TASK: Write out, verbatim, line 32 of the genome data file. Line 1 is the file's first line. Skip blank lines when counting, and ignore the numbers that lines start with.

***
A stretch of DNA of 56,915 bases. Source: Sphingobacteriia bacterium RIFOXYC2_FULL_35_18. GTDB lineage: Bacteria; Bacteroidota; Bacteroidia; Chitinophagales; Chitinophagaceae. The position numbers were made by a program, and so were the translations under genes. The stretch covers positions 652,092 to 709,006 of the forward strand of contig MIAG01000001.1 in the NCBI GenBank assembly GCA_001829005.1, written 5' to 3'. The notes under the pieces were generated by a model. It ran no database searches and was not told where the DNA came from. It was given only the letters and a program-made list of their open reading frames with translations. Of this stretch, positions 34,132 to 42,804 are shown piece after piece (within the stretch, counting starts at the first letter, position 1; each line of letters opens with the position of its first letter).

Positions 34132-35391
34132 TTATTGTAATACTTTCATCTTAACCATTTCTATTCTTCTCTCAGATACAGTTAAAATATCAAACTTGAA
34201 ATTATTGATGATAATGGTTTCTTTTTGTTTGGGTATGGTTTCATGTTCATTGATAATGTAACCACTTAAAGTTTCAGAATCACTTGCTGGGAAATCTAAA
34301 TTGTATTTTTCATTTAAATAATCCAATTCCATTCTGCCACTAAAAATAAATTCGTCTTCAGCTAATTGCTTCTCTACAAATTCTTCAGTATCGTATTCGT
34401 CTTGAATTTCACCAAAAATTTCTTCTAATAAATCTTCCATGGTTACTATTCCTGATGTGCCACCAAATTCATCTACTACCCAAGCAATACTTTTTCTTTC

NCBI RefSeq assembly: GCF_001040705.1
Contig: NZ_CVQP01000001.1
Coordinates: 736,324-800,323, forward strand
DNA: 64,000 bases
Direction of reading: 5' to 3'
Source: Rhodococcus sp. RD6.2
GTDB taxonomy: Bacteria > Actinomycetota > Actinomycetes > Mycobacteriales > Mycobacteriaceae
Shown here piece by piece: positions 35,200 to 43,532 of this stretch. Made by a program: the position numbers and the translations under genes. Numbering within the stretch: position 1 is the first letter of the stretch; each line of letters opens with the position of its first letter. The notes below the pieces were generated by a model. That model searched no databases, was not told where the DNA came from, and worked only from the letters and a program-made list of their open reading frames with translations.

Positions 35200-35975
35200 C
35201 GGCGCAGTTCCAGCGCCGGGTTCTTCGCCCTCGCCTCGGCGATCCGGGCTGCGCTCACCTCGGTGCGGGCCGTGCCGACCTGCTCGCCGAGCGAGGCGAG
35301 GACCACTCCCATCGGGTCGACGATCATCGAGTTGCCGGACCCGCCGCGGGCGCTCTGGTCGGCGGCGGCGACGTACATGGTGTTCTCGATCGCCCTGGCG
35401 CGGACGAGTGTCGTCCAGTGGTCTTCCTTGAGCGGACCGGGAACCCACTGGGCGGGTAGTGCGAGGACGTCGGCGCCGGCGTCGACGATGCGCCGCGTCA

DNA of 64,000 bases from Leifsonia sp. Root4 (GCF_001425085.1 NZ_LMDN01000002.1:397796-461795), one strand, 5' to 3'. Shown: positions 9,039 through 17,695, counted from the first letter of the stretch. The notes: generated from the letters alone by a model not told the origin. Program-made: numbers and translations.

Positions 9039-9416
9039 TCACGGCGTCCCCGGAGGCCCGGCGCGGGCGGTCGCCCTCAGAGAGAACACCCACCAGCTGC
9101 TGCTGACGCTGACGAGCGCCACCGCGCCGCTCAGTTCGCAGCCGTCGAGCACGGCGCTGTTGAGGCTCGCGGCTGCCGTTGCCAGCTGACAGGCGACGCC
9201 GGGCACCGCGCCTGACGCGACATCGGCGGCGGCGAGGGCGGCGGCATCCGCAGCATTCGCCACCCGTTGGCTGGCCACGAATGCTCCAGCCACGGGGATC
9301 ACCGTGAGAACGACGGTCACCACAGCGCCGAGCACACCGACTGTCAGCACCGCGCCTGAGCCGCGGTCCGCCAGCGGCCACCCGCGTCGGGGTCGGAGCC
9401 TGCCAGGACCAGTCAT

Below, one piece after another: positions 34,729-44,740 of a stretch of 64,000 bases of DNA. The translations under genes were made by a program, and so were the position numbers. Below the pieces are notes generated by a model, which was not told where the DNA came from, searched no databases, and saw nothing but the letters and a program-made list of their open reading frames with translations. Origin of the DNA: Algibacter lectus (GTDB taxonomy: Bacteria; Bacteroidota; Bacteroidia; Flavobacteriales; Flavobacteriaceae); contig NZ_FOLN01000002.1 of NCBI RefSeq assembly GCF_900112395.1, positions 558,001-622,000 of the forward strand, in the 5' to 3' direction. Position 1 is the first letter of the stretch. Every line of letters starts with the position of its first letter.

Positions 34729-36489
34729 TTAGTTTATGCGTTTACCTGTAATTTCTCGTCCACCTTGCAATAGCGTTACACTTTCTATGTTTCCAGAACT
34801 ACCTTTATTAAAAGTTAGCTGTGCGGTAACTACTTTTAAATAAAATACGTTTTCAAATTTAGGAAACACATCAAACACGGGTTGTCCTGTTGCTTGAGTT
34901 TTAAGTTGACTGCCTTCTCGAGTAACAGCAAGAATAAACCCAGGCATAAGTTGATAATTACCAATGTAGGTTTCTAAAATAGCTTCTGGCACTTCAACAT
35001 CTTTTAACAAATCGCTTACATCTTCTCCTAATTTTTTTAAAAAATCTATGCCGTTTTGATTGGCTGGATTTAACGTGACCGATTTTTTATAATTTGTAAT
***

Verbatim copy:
35001 CTTTTAACAAATCGCTTACATCTTCTCCTAATTTTTTTAAAAAATCTATGCCGTTTTGATTGGCTGGATTTAACGTGACCGATTTTTTATAATTTGTAAT